How To Leave Your Comfort Zone


“Comfort zone” refers to habits or situations that a person commonly falls back on as an alternative to trying something new. People often remain in their comfort zone as a means of avoiding anxiety related to engaging with something unfamiliar or difficult. A well-established friend group could be an example of a comfort zone, especially if you find it intimidating to try and pursue friendly relationships outside of that group.

Another typical example of a comfort zone is your go-to fashion choices. For example, someone who is used to wearing understated clothing may feel uncomfortable or out of place trying on something a bit more adventurous.

A comfort zone is not inherently a bad thing. Everyone has a comfort zone in some way or another, and it can be used as a valuable tool for stress relief. However, if you are too reliant on your comfort zones, they can become detrimental to your day-to-day function or long-term goals. As such, it is important to be aware of achievable ways that you can challenge and leave your comfort zones.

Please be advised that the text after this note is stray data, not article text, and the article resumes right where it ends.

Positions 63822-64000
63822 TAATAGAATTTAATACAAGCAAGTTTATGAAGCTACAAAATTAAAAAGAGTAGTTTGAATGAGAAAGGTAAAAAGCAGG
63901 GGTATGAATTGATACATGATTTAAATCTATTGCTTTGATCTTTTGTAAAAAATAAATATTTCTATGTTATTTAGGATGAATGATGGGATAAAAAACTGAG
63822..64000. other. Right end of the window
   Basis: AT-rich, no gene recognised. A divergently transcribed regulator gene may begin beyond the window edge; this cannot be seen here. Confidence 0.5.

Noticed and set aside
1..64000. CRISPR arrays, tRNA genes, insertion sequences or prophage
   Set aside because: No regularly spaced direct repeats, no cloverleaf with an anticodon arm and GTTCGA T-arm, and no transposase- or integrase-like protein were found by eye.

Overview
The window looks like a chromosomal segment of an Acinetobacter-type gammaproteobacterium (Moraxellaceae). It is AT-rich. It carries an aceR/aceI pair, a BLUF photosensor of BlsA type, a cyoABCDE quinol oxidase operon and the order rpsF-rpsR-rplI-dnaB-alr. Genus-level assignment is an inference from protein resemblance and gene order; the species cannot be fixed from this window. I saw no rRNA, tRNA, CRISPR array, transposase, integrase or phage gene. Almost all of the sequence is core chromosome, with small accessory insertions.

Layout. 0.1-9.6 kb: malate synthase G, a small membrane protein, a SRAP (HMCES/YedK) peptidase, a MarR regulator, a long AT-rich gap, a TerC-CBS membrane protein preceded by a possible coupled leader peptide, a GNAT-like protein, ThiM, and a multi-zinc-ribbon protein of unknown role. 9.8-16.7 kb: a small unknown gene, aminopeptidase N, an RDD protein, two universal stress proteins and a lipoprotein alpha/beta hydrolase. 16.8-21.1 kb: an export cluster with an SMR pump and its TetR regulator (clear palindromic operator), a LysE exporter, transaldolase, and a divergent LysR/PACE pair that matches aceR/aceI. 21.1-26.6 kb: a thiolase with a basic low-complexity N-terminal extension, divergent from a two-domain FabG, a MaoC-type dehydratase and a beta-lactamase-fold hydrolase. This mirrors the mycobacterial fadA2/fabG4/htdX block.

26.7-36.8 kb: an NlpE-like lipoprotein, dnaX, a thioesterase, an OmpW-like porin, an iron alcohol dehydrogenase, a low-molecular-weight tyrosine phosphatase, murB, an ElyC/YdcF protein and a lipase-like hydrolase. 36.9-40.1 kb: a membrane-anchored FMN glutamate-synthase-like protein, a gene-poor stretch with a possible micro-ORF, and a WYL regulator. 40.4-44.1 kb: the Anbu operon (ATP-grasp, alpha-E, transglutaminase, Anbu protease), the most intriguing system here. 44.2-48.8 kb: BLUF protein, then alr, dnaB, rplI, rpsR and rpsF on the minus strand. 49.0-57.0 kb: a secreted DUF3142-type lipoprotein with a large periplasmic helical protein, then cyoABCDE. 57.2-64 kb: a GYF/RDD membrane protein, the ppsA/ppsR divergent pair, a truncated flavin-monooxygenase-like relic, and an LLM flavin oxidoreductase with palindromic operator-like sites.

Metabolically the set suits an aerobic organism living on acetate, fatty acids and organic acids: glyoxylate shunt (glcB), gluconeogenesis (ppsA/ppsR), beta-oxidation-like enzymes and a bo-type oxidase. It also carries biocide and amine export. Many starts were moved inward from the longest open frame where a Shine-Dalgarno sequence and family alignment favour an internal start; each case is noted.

Reasons for Leaving Your Comfort Zone

To repeat ourselves, having a comfort zone isn’t an inherently negative thing. That being said, there are many benefits related to getting the hell out of there every once in a while. Here are a few reasons for leaving your comfort zone:

  • Avoiding boredom: If you constantly stay in your comfort zone, it can be easy to feel under-stimulated from the lack of diversity and novelty.
  • Maintaining mental acuity: Ongoing under-stimulation can begin to negatively affect your cognitive performance in many ways. In short, boredom is bad.
  • Increasing confidence: Over-attachment to your comfort zone can make you feel that you are unable to leave it, and feel out of your depth when you do.
  • Overcoming fears: In many cases, attachment to your comfort zones can be the result of underlying fears. By challenging your comfort zones, you can also challenge your fears.